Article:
if we both don't play guitar and we both cant appreciate its value, so be it. the point is that I (and others) can gain some value from these reviews.



I agree with Ravi and Nir. If you have more or less the same tastes of a reviewer, and he tells you that Ian Rowland's guitars
are useless pieces of carved wood, chances are good that you will feel the same. And if the reviewer is well informed, chances
are good that Rowland's guitars really are useless pieces of carved wood...

Most of the Café reviews are simple ads of the products - just have a look at the recent thread on the "X-pert" device on the
"Good, Bad and Garbage" forum: the thread is basically a discussion between the creator of the effect (Necromancer, alias Neil
Tobin), the wholesale distributor (Tim Trono - Murphy's Magic Supply) and the reseller (Hocus Pocus). How can you possibly
trust such opinions?
Ian Rowland
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Quote:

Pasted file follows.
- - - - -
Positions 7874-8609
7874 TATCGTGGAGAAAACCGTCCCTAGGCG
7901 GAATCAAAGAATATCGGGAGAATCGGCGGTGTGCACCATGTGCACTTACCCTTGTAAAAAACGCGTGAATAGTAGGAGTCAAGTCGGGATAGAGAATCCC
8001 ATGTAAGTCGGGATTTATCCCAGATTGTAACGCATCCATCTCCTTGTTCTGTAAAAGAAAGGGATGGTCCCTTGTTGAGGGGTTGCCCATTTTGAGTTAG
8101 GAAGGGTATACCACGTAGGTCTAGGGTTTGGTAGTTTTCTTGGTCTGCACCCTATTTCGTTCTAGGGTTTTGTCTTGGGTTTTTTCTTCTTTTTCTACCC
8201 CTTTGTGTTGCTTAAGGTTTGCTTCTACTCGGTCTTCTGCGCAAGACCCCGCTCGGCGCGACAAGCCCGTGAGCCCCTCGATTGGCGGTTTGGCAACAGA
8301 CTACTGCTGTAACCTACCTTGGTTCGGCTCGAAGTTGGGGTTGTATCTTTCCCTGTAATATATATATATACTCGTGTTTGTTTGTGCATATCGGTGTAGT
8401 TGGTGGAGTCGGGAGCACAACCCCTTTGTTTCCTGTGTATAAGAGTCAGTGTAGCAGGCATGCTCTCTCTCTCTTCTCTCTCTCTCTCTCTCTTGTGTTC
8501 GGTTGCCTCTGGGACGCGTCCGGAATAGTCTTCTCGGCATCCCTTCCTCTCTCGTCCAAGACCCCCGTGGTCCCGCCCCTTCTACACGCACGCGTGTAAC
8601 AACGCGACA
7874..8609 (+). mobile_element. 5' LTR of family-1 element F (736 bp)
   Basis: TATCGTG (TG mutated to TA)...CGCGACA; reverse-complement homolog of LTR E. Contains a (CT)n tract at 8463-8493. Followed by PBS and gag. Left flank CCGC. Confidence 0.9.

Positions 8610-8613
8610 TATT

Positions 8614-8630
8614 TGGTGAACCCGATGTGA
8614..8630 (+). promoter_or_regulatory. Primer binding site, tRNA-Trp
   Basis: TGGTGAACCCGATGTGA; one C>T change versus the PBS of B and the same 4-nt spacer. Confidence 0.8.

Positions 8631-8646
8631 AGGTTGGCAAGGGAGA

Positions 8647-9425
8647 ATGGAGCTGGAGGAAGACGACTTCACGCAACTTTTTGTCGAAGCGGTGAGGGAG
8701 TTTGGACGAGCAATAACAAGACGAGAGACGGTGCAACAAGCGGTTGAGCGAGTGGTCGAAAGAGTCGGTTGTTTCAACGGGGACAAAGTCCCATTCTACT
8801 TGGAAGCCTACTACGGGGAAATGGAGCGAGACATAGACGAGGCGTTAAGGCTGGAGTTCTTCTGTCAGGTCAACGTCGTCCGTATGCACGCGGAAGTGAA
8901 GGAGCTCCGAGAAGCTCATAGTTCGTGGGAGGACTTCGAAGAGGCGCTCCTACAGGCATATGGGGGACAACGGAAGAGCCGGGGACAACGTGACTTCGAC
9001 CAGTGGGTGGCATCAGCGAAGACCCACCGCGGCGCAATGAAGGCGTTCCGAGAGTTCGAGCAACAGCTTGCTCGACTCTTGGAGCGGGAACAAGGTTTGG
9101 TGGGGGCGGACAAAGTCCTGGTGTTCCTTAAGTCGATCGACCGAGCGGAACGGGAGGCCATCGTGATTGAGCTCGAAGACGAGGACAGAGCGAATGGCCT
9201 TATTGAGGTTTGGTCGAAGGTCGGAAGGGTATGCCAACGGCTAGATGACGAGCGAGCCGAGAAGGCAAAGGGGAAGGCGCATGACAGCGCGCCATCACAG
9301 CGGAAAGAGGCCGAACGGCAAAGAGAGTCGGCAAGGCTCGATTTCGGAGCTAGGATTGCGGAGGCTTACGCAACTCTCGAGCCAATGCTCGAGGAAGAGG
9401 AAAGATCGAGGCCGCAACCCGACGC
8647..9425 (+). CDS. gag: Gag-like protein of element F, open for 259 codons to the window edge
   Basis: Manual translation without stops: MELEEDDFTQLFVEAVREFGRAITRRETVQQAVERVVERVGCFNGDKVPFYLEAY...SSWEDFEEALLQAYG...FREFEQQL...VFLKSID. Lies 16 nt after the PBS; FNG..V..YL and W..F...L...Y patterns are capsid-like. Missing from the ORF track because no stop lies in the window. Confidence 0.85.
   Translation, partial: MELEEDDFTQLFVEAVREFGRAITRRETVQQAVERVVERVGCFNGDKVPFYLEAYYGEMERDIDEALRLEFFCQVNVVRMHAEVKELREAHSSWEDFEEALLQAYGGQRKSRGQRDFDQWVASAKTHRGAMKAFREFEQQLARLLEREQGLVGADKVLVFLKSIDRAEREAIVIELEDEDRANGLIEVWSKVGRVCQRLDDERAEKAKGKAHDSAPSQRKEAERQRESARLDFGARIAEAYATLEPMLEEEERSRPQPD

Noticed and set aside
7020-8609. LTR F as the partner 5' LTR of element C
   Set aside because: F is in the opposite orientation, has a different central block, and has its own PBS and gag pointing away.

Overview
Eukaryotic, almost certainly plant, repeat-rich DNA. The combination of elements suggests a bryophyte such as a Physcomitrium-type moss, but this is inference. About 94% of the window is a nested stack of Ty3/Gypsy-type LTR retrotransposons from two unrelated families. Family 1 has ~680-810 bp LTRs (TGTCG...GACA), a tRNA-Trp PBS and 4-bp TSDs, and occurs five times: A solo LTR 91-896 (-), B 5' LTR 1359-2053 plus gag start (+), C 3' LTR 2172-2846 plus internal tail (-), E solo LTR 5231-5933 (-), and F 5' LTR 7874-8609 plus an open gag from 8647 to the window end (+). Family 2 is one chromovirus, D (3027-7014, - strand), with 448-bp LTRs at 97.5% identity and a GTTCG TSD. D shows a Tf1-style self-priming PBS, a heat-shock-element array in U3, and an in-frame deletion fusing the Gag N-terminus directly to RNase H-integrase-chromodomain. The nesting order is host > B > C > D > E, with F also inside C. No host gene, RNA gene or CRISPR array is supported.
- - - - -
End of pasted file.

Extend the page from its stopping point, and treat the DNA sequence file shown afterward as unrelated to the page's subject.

If you have more or less the same tastes of a reviewer, and he tells you that Ian Rowland's guitars are useless pieces of carved wood, chances are good that you will feel the same. And if the reviewer is well informed, chances are good that Rowland's guitars really are useless pieces of carved wood...

With friendship and respect, not so. Your comment misses the point of my earlier analogy. Whether or not a guitar is a 'useless piece of wood' is not a matter of taste and opinion and judgement. A guitar is patently far more than that, and is demonstrably capable of being used to entertain people, to move them to tears, excite them, etc.

If someone were to say of a guitar that it is 'a useless piece of wood', this tells you nothing about the item but an awful lot about the person uttering the comment. For one thing, it tells you that he was unable to see or exploit the potential and usefulness of that which he is commenting on. But the usefulness is there nonetheless, and 'taste' and 'judgement' do not come into it.